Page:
Imodium being used for more than just diarrhea

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Experts have noted that the anti-diarrhea drug Imodium has recently been used to give people a heroin-like high
By Jason Spencer | May 07, 2016
An over-the-counter drug that is regularly used to help fight against diarrhea is taking America by storm when it comes to getting people high. And users are getting rather creative with how they take many pills at one time to induce the heroin-like high.

According to the Watertown Daily Times, recently the anti-bacterial drug Imodium has been purchased for a reason that goes beyond loose stool. Dr. William D. Eggleston of the Upstate New York Poison Center noted that the calls they've received related to overdosing on Imodium are nearly seven times higher than they were in recent years.

"Most people don't recognize, because it's an over-the-counter-drug, that Imodium is an opioid just like morphine or heroin," said Eggleston. "So, if someone takes the right number of Imodium, they will experience that heroin-like high."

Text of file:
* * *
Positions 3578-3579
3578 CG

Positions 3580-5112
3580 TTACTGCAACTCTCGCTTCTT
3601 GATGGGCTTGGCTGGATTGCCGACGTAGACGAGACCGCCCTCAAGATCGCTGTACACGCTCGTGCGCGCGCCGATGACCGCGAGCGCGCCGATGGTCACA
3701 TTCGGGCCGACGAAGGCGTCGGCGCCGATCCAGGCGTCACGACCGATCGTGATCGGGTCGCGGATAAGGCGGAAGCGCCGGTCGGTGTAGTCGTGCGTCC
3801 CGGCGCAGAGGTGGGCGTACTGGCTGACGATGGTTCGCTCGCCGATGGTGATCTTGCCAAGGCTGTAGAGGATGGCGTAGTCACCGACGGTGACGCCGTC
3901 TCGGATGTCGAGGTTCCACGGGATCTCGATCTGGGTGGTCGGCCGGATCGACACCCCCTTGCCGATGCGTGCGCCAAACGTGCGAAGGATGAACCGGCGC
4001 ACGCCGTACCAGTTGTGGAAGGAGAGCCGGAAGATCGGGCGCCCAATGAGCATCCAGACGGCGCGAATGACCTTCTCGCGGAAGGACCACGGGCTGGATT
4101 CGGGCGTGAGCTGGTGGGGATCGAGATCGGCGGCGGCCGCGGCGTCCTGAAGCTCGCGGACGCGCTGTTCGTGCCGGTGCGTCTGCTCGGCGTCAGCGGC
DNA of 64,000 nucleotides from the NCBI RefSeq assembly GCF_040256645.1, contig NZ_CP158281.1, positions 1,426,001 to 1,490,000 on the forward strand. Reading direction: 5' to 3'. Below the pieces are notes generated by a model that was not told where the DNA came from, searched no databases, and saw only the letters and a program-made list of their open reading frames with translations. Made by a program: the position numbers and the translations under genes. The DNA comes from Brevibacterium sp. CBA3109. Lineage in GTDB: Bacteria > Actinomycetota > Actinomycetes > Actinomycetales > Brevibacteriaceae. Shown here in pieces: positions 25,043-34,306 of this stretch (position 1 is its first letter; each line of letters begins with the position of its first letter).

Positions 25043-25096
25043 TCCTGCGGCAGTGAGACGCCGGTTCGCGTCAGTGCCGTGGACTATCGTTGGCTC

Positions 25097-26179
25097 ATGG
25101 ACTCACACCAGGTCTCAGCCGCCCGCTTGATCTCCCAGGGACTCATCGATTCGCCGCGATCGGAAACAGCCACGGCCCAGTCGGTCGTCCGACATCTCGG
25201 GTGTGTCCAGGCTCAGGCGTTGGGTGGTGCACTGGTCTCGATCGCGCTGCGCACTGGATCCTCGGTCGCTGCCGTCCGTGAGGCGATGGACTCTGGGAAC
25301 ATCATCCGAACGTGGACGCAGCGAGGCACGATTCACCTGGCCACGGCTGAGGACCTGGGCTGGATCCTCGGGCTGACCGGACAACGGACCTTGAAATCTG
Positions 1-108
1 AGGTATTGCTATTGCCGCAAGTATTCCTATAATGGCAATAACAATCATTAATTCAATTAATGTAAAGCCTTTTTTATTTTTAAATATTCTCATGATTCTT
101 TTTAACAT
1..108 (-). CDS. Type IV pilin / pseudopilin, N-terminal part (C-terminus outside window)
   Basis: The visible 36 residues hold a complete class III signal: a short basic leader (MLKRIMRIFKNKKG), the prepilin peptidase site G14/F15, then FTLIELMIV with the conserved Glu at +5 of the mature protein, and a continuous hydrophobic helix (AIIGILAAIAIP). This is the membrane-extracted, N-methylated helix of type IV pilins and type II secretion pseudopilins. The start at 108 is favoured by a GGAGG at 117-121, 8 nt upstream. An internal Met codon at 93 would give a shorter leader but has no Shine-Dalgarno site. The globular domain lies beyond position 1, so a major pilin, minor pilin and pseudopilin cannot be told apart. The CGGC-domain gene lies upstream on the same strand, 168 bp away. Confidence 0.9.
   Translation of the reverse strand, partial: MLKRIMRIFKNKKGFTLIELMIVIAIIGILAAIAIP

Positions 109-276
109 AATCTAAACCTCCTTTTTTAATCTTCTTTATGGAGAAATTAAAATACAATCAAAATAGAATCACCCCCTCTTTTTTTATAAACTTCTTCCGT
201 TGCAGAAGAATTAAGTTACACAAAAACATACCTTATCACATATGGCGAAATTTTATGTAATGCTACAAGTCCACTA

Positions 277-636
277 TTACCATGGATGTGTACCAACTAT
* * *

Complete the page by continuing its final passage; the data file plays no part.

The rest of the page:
Eggleston noted that the way users were taking the drug, which included blending anywhere from 40 to over 400 with a different combination of fruits to make a smoothie, was alarming because the drug contains a cardiac toxin. While the suggested amount is only enough to get you through diarrhea and won't have averse side effects, too many can result in abnormal heart rhythms, making it a dangerous drug to play with.

Easy access to the drug and how potent it can be make it that much more appealing to drug users.

"Right now, I can go on Costco's website and buy about 400 tablets for a few dollars," he said. "[The problem] has really just recently exploded."

Because of this, Eggleston advocates for the removal of Imodium from shelves so that it can be placed behind the counter, meaning people would need a prescription from their doctor in order to purchase it. Director of the Alliance for Better Communities Anita K. Seefried-Brown expresses the same sentiments.

"It really is for the protection of the community as well as for the protection of the individuals who may be abusing these medications," she said.


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